Thousands of shotgun flat commercial buildings dot the City of Chicago. These substantial brick buildings were designed and built for the multitude of European immigrants arriving in Chicago at the beginning of the 20th century. The flat's design is based on an urban, European building model that provides apartments above commercial storefronts, allowing trades people to house their businesses and extended family within one building along commercial thoroughfares. The term "shotgun" refers to the long, narrow building footprint and interior layout where rooms are stacked upon rooms running front to back. Now, one hundred years later as the need for practical and sustainable considerations have become more demanding, the reuse of existing buildings is developing into a moral and economic necessity. For a designer in Chicago, the shotgun flat provides the perfect motivation to create a modern and relaxing home by taking lifestyle cues from the past.
Tom Marquardt, Principal and Founder of marquardt+ (m+), purchased the Chicago shotgun flat in the transitioning, historic neighborhood of Logan Square to house the m+ studio, provide an affordable rental property for close friends, and create a home for himself. The third floor flat was earmarked to become Tom's private retreat. The design challenge faced by m+ was to maintain the sense of procession, proportion, and verticality of the original space with minimal intervention, while transforming the flat into a soft, modern, simple, and efficient design cohesive with the surroundings. Tom and the m+ design team sought to physically and visually emphasize the flow and depth of the space through layered vistas and extended viewpoints. The solution was to create the civilized separation of personal and professional life in line with the building's original intent.
The original six-panel oak entry door and transom were relocated to the 2nd floor landing. The move allowed the 3rd floor flat to gain the space from the public foyer and staircase, as well as the light from the existing ridge skylight. The space was lined with an unframed glass railing wall bisected by a freestanding fireplace. The redesign utilized the original hardwood floors along with the window locations and openings. To bring in additional light and air from the east the bedroom and pantry windows were expanded vertically. The bathroom was enlarged toward the dining area and hallway. A translucent textured glass wall was inserted to open the bath space and bring in additional natural light. The bathroom became a self-contained wet space with a trough drain and solid surface material sliding door. A custom mirror faced millwork waterproof cabinet runs the width of the opposite wall. The ceiling is tinted plaster to resist water damage and soften the space. The bathroom floor and wall tile wrap the outside of the bathroom to define the room as a box, separating the front and rear areas of the flat.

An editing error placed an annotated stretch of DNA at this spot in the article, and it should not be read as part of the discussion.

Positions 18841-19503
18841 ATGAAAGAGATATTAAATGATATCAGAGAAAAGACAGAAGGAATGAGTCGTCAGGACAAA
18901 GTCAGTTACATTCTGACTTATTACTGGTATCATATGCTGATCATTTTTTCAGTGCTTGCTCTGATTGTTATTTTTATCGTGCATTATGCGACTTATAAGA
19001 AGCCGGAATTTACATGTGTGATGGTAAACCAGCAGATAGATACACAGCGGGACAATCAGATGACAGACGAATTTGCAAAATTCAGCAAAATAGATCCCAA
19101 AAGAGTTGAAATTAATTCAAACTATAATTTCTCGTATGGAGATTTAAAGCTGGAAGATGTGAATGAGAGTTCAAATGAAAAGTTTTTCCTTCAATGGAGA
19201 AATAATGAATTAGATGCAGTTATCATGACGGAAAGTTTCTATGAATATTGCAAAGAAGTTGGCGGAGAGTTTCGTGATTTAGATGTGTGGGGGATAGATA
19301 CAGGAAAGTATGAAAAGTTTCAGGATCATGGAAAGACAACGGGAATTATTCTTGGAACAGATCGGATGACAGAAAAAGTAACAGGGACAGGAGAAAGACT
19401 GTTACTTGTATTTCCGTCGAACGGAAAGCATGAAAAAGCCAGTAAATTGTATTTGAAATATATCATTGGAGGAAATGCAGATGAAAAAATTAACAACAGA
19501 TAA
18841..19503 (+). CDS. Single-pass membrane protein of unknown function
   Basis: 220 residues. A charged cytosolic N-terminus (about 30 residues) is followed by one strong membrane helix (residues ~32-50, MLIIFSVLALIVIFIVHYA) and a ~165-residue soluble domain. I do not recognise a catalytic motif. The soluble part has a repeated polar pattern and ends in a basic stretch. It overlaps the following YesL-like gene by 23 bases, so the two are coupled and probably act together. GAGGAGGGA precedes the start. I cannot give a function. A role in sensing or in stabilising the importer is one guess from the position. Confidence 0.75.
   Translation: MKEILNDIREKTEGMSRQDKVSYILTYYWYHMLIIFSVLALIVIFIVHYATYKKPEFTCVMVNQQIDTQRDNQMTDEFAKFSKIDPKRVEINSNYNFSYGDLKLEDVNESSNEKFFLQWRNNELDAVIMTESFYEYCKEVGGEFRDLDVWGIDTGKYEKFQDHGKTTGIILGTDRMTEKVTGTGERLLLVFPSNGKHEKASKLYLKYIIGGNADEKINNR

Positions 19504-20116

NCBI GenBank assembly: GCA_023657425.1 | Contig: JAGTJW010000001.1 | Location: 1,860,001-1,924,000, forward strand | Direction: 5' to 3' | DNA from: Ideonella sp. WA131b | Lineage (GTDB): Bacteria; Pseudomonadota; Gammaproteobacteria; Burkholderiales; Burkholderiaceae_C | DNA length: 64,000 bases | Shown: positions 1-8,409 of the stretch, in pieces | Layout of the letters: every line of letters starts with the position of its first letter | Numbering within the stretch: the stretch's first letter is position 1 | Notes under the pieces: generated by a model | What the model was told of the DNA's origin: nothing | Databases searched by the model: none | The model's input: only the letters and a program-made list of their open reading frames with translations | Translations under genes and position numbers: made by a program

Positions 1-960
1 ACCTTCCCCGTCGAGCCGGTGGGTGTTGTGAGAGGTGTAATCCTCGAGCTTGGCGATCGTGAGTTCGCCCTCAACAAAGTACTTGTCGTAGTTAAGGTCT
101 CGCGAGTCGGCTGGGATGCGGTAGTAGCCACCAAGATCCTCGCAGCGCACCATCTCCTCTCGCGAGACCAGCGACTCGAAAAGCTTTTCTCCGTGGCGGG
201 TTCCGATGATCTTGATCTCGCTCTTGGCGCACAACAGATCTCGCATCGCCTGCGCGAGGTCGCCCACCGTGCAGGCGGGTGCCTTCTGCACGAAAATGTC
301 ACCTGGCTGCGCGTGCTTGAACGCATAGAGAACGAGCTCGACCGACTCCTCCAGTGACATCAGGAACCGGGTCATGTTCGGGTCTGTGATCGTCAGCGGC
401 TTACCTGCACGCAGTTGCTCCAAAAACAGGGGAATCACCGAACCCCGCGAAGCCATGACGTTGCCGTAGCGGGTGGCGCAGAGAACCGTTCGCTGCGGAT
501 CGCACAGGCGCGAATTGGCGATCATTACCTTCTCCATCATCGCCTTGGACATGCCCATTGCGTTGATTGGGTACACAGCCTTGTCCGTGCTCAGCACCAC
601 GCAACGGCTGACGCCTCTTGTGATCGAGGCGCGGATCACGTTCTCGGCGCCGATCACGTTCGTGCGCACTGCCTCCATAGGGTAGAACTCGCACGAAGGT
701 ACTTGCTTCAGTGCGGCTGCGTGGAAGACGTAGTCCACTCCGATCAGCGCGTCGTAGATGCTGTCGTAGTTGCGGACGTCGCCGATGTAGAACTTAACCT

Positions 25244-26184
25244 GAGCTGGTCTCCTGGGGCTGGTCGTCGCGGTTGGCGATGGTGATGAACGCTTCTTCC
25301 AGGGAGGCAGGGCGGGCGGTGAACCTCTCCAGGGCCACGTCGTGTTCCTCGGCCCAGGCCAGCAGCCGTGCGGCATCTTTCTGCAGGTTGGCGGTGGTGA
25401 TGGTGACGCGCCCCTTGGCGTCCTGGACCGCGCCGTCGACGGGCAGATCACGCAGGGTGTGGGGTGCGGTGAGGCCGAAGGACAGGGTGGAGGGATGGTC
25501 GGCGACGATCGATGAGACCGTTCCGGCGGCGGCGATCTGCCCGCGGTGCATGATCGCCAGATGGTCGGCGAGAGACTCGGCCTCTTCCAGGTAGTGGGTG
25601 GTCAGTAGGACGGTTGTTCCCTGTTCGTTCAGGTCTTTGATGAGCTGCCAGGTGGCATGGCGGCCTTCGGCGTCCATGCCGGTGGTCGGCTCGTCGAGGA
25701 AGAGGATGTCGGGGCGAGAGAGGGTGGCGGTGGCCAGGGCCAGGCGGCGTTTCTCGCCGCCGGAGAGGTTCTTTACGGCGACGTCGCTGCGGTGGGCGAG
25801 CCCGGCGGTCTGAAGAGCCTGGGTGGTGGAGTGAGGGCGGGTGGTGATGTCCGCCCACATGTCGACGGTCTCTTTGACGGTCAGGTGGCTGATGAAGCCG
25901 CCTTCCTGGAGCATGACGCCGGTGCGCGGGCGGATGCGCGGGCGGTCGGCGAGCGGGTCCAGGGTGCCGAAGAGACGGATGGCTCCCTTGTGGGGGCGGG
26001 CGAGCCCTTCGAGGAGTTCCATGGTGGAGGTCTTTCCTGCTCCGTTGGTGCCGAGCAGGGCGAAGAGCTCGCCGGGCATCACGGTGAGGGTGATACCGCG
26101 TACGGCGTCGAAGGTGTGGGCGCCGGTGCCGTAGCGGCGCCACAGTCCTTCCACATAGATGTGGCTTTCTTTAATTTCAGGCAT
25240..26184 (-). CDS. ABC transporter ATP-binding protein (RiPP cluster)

The interruption created by the bathroom box is further exaggerated by (2) suspended drywall ceiling planes running from the front to the back of the flat. The planes define and hold the kitchen, dining, and living room seating areas more intimately without losing the affect of the high ceilings above. All door and closet openings were raised to nine feet, and the wall shared by the kitchen and rear bedroom was eliminated. When bedroom privacy is required, large custom millwork barn doors can be rolled across the openings on a continuous steel rail running lengthwise across the space. Installed in each bedroom are custom built-in millwork beds with full-depth, rolling storage drawers and built-in leather padded headboards with matching surrounds. Both bedroom closets have custom pin mounted full height mirror surfaced doors for full closet access and expansion of light and space.
The kitchen includes custom designed stainless steel, freestanding counters and island with an integrated sink and stovetop. Contract panel furniture overhead storage units with task lighting, lateral file cabinets and commercial wire shelving supplement the walk-in pantry storage. A custom steel stand holds the wall oven and dishwasher while a high efficiency front-load washer and dryer rest under the counter. The windows at the rear act as a service pass through with custom stainless steel removable ledges for dinner and drinks on the rear porch with views of the private garden below.
A restricted palette of color and materials were selected to maintain a quiet, relaxing atmosphere and provide a shifting, warm, neutral backdrop to Tom's art collection and furniture. Soft grey, beige, taupe, and white paint, lacquer, leather, steel, glass, and solid surface material coordinate with the natural tones of the original hardwood floors. Hardware, fixtures, and lighting were selected to maintain a modern yet timeless restraint. The result is a sophisticated, clean, yet informal enclave for relaxation, comfort, and entertainment that reconsiders what is best about a space and provides a way of living by looking forward through the past.